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Review – Underground Railroad Game

This theatre isn’t intended for you.

Ok it may be you, maybe you had a childhood that consisted of throwing dolls representing African Slaves around the school to depict slavery, or maybe you are a hyper-sexual and often jarringly awkward middle school teacher. Perhaps you were born with a connection to the emancipation of slaves and the American civil war or maybe this performance speaks to you in a way that won’t be conveyed in this review. Viewing this show as an Australian audience it felt as if there was always a gap between the stage and the audience members.

The show starts with clear links to southern slave depictions in films like Gone with The Wind, with the frightened slave escaping and seeking refuge with a “Quaker”. Initially, it follows the traditional depiction of presenting the heroic white man instead of presenting the slave’s story or what happened to the slave with her.

The lights came up, LEDs beamed through the audience and in a great reveal, we received the first pieces in understanding this play. The audience is divided by  two middle school teachers who were just reenacting this relationship between a slave and a “man of god”. Confederates and Union Soldiers were decided in the audience as the theatregoers were put on the bleaches of the Hanover Middle School Assembly.

The teachers who set up this educational game also start to form a relationship. It is at this point where you examine both characters and cringe. Scott R. Sheppard’s characterisation went from cringing to confusing. His character as the awkward history teacher led to awkward and cringeworthy lines of “in college me and my buddies would play a game and try and date as many people from different countries…I’m winning” to literally sucking Teacher Caroline’s (Jennifer Kidwell) breasts and whipping himself while masturbating and saying “n***er lover”. The fact that Kidwell’s character never explicitly calls him out over his fetishism of her and his offensiveness was infuriating. There seemed to be a lot to unpack. Particularly in the scene as they fought over the sign “n***er lover” that someone had graffitied over the “safehouse” in the game as it was revealed. Sheppard’s character overcompensated in discussion, didn’t let her speak and went to the point of proposing. There were points were they got frisky, childish and scary when interacting with one another. There was a moment where Sheppard’s character was extremely aggressive with his body language, covering her mouth and holding her to the point that it felt tense for the audience, however it was later played off.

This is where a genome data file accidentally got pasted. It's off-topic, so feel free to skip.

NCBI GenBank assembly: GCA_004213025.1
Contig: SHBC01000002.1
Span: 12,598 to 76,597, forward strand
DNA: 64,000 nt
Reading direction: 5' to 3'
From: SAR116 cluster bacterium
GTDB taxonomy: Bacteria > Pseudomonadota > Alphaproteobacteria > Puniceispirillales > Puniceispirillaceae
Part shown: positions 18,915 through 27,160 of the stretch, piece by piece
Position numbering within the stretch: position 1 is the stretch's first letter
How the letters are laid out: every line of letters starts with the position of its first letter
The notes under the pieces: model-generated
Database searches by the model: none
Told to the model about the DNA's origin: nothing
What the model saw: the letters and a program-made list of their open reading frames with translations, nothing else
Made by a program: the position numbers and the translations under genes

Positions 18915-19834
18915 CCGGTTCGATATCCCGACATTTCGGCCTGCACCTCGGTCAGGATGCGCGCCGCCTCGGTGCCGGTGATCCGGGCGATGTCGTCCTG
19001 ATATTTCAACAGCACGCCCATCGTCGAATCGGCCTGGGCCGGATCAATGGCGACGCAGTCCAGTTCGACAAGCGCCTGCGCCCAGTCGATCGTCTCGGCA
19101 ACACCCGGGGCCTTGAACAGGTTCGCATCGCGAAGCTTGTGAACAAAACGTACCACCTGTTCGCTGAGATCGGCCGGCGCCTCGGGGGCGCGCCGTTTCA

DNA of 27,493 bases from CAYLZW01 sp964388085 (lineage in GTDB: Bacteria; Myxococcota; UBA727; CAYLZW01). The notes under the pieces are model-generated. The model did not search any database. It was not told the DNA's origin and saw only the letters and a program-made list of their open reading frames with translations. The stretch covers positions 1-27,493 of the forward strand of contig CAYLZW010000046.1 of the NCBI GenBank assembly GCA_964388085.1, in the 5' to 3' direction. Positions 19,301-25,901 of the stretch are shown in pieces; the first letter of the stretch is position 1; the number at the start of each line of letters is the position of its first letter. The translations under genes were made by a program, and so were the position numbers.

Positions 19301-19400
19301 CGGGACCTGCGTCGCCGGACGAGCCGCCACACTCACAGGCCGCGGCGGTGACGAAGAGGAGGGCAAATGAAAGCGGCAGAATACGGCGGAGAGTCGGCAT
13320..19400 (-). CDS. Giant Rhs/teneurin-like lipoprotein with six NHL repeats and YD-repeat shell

It was hard to get a sense of the characters’ intentions between the different scenes. There are times in this performance where actors mess up the stage but go on like everything is fine, or seem to be in front of fifth graders and suddenly have sex. These are sharp, surreal transitions that stylistically are interesting and fascinating to attempt to unpack but leaves the audience unsure how each scene works with each other. Yet when you try to unpack it, the performance gave nothing but a little blue or grey American Soldier to remember it by.

 

The views expressed in this article are the author’s own and do not necessarily reflect Lot’s Wife’s editorial stance.
 
Maria Dunne

The author Maria Dunne

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